Sometimes I feel like I’m a girl getting ready for prom when it comes to my relationship with God. As if need to get all gussied up and ‘perfect’ before He’ll want to be seen in public with me.
And fairly often, the world sees Prom-Ready Carrie. To be honest, for those who read my blog, it’s the version of me you know best. The woman who works with orphans. The one who writes about her faith. Whatever labels you give me, they are most often flattering ones. You never say, “Oh, you know Carrie. The one who is a complete control freak.”
But that might be more true.
We are so well-cared for right now… we have shelter, food, and everything we could possibly need. But Jacob doesn’t yet have a job. And instead of trusting that God will provide one in the right time/season, I turned into Jacob’s manager and job coach. Like most bad moves, it started with the best of intentions. I wanted to help him… but my help quickly turned into flat-out control, and a few weeks ago Jacob confronted me about it and asked me to step aside unless he requested my help.
He was gentle, but things got ugly quickly.
To be honest, I knew he was right. But I grew defensive and accusatory and came up with all sorts of reasons why I was ‘helping’ him and why it wasn’t what he thought.
But it was what he thought. And working to weed these ugly things out of my relationship with Jacob has shown me that the roots go all the way down into my relationship with God.
I was chatting with my mother-in-law yesterday morning, and she shared a passage from Hosea that she’d been reading. It isn’t a flattering chapter… about Israel’s unfaithfulness to God; comparing Israel to a prostitute – Hosea’s wife. And I saw myself in Israel. I am Hosea’s wife.
I fail to recognize that all I have is a gift from the Father (2:8) and instead try to “run after other lovers and sell myself to them for food and water, for clothing of wool and linen, and for olive oil and drinks.” (2:5). Running after lovers is a shocking way to put it, but really it does reflect my heart… refusing to rely on God for what I need and what He wants to supply, and instead trying to take matters into my own hands and make a way for myself.
But you know what God says about our self-reliance and self-destruction? He says He will fence us in with thorn bushes, block our paths with a wall, and make us lose our way. We will seek these other lovers, but we will not find them. We won’t catch them. (2:6-7) He won’t let us.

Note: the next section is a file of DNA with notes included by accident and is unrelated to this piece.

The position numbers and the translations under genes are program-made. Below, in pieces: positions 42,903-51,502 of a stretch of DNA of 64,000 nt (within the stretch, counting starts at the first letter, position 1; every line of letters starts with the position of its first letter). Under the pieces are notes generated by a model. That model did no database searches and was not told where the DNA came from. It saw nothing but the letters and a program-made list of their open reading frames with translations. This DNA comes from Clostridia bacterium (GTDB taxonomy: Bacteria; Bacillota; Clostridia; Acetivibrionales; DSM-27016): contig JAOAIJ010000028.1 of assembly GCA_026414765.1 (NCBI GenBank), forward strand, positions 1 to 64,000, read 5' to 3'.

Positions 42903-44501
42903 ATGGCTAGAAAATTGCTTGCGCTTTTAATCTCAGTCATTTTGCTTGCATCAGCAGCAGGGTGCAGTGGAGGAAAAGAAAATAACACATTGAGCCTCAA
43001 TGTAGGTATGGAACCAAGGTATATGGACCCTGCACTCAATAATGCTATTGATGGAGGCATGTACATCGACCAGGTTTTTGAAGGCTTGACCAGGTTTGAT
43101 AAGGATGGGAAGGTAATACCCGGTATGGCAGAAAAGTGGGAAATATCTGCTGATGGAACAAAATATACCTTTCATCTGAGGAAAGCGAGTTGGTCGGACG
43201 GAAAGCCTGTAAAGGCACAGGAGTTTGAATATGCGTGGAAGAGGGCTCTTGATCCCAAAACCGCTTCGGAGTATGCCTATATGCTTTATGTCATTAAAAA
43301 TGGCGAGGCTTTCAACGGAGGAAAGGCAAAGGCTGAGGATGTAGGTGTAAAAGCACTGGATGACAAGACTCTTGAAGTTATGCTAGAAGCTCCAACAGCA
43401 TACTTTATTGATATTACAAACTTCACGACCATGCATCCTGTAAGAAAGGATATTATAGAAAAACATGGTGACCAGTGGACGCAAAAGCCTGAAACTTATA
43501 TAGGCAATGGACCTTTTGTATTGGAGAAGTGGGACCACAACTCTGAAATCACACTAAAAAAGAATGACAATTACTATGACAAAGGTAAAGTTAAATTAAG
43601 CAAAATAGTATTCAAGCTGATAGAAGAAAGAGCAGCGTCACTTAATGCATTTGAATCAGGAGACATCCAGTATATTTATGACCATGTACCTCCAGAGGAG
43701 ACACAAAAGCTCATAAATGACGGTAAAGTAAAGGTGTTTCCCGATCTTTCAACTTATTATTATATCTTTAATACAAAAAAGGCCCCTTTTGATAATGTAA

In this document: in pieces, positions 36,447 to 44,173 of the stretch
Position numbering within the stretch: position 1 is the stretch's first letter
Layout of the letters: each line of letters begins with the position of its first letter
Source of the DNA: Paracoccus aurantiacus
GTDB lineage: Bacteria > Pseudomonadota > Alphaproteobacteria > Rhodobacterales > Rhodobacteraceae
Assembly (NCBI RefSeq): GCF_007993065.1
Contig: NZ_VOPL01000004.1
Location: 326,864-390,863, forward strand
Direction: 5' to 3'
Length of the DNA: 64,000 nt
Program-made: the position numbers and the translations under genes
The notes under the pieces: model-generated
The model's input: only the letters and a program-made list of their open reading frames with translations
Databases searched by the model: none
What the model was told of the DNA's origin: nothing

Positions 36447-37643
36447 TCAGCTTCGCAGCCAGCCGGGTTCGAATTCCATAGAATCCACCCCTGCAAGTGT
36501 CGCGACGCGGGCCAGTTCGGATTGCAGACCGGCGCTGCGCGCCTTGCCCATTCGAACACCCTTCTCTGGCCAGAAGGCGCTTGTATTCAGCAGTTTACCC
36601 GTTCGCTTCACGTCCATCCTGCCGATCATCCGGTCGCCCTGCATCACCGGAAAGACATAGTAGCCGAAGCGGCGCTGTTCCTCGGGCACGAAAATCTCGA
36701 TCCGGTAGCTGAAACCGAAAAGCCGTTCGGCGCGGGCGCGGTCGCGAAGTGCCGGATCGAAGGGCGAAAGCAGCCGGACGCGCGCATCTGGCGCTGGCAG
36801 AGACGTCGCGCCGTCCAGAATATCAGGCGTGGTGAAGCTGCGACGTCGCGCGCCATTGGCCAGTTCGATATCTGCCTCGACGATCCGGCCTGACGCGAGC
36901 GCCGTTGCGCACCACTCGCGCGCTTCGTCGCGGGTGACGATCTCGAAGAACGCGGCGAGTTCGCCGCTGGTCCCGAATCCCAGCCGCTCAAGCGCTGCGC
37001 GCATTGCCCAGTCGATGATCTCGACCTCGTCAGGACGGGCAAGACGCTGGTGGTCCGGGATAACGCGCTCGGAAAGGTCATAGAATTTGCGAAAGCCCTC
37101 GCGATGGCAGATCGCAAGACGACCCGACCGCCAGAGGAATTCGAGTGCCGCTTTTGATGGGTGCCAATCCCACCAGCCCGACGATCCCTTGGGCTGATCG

Thorn bushes are pokey and painful… sort of like when your husband confronts you with the less-than-ready-for-Prom version of yourself. But it is an act of love to be fenced, blocked, and stopped as we seek to make our way along paths of disobedience.
I don’t know about you, but when I’m confronted with thorn bushes and walls and I start to see that my masquerades aren’t fooling the audience, I turn from Hosea’s wife into Eve. I want to hide. And I go a step further – acutely aware of my nakedness, I feel lonely and isolated. Like I deserve to be unloved, as if love were contingent on performance and having it all together. In short, I feel like I’m in a desert… a barren wasteland where nothing is living and fruitful in my heart or in my relationships. It is a place where I could wither up and die.
But you know what? The desert wasn’t an accidental detour. God brings us into those places, for barrenness doesn’t hide much. We are vulnerable and transparent – whether we want to be or not – and He can do a great work in our heart if we choose to remain open instead of withering and dying. In Hosea, He says He will “lead her into the desert and speak tenderly to her there. I will return her vineyards to her and transform the Valley of Trouble into gateway of hope.” (2:14-15)
So as I’m faced with these ugly nooks and crannies of my life, I can rest in the understanding that God didn’t bring me to this desert to expose my nakedness and make me feel ashamed. He brings me here to prune and shape and grow… to bring about life and new vineyards… to transform barrenness and fear into a gateway of new life and hope.
Though it may be hard to see at first, beautiful things do sometimes grow in barren deserts.